Koinonia, regularly translated as fellowship, is a word that has become quite significant in our time of lockdowns, social distancing and mask-wearing. While all those measures are essential to keep us protected against the coronavirus, they have also made us a little more distant and less connected to one another.
The term koinonia is used nine times in the New Testament. We first encounter it in Acts 2:42, where Luke recalls that the early Christians “devoted themselves to the apostles’ teaching and the fellowship (koinonia), to the breaking of bread and the prayers”. Most of us probably heard this word in a prayer when Paul’s words, “may the grace of the Lord Jesus Christ and the Love of God and the fellowship (koinonia) of the Holy Spirit be with you all”, are quoted. Let us look at some of the places where we can see different manifestations of koinonia in the Bible and then see how practically it is relevant to us.
The first and most significant manifestation of koinonia is found in the Trinity. The Trinity is the communion of three members, Father, Son and Holy Spirit. The fellowship of the Father, Son and Holy Spirit is fellowship in its purest form, untainted by pride, greed or envy. It is a perfect eternal, and loving fellowship. From that communion, one experiences everything that is good: Love, forgiveness and redemption.
The next time we see the manifestation of koinonia is in the incarnation. Here, we meet the perfect communion of divinity and humanity. In the incarnation, Jesus, who is fully divine, also becomes fully human. Jesus, who is the radiance of the glory of God, and is seated at the right hand of God, also is our Brother (Hebrews 1:3). John in his beautiful prologue, affirms the perfect communion between God and mankind as he says, “the Word became flesh and dwelled among us” (John 1:14).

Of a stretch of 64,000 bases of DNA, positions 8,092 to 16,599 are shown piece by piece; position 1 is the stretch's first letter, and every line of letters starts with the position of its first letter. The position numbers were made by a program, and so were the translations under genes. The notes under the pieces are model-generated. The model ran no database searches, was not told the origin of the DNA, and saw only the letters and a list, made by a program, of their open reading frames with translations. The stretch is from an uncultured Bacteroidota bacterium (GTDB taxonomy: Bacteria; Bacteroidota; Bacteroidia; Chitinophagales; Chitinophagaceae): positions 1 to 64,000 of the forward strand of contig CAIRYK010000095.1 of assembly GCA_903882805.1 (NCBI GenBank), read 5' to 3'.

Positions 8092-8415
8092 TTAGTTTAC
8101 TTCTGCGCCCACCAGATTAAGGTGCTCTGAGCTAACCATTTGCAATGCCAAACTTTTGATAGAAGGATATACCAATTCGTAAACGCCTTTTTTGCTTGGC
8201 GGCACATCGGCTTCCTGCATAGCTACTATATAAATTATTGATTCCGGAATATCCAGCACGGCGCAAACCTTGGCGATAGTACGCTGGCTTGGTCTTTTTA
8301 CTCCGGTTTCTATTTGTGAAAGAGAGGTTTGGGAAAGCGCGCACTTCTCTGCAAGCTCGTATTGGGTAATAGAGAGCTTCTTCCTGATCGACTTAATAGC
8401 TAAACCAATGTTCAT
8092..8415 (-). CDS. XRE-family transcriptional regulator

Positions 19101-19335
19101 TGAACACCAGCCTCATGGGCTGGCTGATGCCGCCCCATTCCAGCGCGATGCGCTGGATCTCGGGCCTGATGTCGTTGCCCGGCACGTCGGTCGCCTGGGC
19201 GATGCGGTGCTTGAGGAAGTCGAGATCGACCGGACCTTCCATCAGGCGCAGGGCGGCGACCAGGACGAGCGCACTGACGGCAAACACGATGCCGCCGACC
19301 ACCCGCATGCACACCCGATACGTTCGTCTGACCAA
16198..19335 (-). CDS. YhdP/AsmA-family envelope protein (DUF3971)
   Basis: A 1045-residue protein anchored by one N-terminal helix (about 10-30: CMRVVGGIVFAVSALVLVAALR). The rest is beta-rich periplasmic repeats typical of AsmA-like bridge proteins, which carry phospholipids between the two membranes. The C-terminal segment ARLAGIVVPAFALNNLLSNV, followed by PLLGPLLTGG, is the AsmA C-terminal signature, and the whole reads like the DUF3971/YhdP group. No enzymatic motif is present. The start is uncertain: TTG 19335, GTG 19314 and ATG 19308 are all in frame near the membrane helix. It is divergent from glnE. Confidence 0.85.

The church as the manifestation of Christ’s body, not as a social group or an institution, is another example of koinonia. As Christ is the head and we are part of the body, we realise that all parts play an essential role.
Koinonia pervades every practical thing we experience as Christians. In our personal spiritual life, we pray to God. We speak to Him like we speak to a friend. We open the Bible to meditate on the Word of God and understand His will. These acts of personal piety allow us to have fellowship with God.
We experience koinonia with one another when we gather on Sabbath morning to celebrate creation, redemption and glorification. We share this fellowship (koinonia) every time we gather for communion. There we wash each others’ feet, break bread symbolising the body of Christ and drink grape juice, symbolising the blood of Jesus. Every time we have potluck lunches, we experience koinonia.
In conclusion, as we consider the significance of the word koinonia, let us remember the words of Ellen White:
“As brethren of our Lord, we are called with a holy calling to a holy, happy life. Having entered the narrow path of obedience, let us refresh our minds by communion with one another and with God. As we see the day of God approaching, let us meet often to study His Word and to exhort one another to be faithful unto the end. These earthly assemblies are God’s appointed means by which we have opportunity to speak with one another and to gather all the help possible to prepare, in the right way, to receive in the heavenly assemblies the fulfilment of the pledges of our inheritance” (OHC 166.3).
Hensley Gungadoo is a Lecturer at the Avondale University College seminary.